Umeå University's logo

umu.sePublications
Change search
Refine search result
1234567 1 - 50 of 649
CiteExportLink to result list
Permanent link
Cite
Citation style
  • apa
  • ieee
  • modern-language-association-8th-edition
  • vancouver
  • Other style
More styles
Language
  • de-DE
  • en-GB
  • en-US
  • fi-FI
  • nn-NO
  • nn-NB
  • sv-SE
  • Other locale
More languages
Output format
  • html
  • text
  • asciidoc
  • rtf
Rows per page
  • 5
  • 10
  • 20
  • 50
  • 100
  • 250
Sort
  • Standard (Relevance)
  • Author A-Ö
  • Author Ö-A
  • Title A-Ö
  • Title Ö-A
  • Publication type A-Ö
  • Publication type Ö-A
  • Issued (Oldest first)
  • Issued (Newest first)
  • Created (Oldest first)
  • Created (Newest first)
  • Last updated (Oldest first)
  • Last updated (Newest first)
  • Disputation date (earliest first)
  • Disputation date (latest first)
  • Standard (Relevance)
  • Author A-Ö
  • Author Ö-A
  • Title A-Ö
  • Title Ö-A
  • Publication type A-Ö
  • Publication type Ö-A
  • Issued (Oldest first)
  • Issued (Newest first)
  • Created (Oldest first)
  • Created (Newest first)
  • Last updated (Oldest first)
  • Last updated (Newest first)
  • Disputation date (earliest first)
  • Disputation date (latest first)
Select
The maximal number of hits you can export is 250. When you want to export more records please use the Create feeds function.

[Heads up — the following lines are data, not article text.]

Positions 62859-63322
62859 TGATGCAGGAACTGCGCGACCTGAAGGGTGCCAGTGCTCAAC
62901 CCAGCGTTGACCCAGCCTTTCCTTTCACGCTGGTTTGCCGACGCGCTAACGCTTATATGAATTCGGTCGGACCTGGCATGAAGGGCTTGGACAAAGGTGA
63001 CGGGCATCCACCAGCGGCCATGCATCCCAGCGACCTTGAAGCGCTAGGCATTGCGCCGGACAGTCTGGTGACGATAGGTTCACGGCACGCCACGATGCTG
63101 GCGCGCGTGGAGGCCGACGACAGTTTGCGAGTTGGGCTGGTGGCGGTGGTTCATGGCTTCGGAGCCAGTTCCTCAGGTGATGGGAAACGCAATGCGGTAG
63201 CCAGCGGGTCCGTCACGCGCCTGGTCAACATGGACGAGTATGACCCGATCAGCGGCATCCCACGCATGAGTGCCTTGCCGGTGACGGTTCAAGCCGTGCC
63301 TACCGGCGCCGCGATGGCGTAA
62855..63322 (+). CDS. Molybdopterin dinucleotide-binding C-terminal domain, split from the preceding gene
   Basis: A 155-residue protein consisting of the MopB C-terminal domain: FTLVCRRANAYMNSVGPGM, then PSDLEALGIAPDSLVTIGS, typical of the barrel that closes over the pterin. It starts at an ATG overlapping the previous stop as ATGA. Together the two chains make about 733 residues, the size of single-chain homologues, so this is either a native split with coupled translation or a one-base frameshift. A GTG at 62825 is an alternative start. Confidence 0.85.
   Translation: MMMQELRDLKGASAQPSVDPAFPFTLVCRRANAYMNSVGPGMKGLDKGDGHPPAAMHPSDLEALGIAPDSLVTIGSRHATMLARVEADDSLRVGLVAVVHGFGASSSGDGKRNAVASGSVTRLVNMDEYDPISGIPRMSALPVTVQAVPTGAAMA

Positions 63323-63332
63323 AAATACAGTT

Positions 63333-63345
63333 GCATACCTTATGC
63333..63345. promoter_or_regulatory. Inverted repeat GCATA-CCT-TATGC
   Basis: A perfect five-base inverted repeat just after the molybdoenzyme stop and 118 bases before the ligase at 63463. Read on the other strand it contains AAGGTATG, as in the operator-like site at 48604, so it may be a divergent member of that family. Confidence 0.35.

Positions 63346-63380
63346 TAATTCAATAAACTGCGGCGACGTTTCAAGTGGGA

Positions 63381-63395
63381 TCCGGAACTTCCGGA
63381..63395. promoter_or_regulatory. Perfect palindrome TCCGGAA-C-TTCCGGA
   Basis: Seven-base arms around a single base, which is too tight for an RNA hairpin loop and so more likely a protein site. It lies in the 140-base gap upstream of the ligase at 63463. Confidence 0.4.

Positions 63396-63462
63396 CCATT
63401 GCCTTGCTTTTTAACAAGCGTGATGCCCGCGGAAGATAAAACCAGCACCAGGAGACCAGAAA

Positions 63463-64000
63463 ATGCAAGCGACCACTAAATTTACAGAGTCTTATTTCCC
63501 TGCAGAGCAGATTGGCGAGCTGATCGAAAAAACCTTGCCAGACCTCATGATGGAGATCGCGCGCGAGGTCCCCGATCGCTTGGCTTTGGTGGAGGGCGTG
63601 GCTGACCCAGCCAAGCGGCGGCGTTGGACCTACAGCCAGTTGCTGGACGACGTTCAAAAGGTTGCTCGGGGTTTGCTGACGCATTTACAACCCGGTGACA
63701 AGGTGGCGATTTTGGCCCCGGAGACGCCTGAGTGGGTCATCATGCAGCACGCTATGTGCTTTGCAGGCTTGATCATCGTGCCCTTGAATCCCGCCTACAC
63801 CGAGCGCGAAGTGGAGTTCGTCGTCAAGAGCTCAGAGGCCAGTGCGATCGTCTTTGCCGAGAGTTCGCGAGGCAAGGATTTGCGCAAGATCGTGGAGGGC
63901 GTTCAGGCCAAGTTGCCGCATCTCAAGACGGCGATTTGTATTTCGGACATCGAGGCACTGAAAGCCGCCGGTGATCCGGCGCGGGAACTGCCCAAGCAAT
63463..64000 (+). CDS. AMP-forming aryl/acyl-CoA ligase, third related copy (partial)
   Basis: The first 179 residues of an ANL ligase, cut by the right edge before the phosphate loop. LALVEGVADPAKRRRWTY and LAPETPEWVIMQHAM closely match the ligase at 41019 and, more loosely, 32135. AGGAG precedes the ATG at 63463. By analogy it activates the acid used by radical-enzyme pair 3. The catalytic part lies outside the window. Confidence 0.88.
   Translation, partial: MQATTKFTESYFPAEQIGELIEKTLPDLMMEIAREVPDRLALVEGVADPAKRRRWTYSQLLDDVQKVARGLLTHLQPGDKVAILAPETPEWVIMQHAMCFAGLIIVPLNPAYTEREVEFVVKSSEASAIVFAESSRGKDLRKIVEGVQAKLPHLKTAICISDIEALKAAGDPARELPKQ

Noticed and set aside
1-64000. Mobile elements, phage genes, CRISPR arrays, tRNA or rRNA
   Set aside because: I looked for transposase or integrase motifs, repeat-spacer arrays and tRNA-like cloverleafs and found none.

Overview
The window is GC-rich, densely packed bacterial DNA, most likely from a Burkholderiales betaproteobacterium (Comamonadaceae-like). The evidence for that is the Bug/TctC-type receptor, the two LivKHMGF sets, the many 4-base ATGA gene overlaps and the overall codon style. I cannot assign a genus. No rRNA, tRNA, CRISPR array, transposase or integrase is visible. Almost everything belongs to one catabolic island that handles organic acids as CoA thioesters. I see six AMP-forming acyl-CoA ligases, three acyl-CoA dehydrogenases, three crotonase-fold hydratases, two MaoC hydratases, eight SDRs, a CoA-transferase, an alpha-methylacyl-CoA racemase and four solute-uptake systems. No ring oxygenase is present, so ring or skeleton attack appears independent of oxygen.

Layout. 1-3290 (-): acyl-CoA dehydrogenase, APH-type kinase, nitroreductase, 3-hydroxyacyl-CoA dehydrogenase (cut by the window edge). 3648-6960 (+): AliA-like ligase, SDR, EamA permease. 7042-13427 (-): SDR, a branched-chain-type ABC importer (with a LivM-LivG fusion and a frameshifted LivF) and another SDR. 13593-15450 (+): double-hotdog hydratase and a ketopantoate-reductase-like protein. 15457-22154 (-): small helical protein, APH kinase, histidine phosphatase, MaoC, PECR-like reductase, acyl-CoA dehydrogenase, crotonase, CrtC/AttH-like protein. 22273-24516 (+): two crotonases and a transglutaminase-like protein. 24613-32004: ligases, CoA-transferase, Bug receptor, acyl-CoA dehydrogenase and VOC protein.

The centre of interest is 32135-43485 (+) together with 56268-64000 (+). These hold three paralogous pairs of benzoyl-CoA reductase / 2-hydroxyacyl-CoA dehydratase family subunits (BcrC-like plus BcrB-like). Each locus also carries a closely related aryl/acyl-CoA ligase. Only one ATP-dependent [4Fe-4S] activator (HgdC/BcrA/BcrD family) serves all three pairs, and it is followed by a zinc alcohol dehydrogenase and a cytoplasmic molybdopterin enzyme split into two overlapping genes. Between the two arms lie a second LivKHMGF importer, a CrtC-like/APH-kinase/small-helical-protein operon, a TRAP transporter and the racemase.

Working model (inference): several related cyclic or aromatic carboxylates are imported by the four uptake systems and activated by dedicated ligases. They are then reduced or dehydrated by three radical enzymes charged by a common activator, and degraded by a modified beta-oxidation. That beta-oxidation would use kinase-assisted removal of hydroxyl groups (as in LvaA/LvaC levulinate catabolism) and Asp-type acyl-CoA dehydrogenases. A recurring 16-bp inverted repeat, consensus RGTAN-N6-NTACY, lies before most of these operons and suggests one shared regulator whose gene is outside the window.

• 1.
    Abd Alrahman, Chadi
    et al.
    Umeå University, Faculty of Science and Technology, Department of Physics.
    Khodabakhsh, Amir
    Umeå University, Faculty of Science and Technology, Department of Physics.
    Schmidt, Florian M.
    Umeå University, Faculty of Science and Technology, Department of Applied Physics and Electronics.
    Qu, Zhechao
    Umeå University, Faculty of Science and Technology, Department of Applied Physics and Electronics.
    Foltynowicz, Aleksandra
    Umeå University, Faculty of Science and Technology, Department of Physics.
    Cavity-enhanced optical frequency comb spectroscopy of high-temperature H2O in a flame2014In: Optics Express, E-ISSN 1094-4087, Vol. 22, no 11, p. 13889-13895Article in journal (Refereed)
    Abstract [en]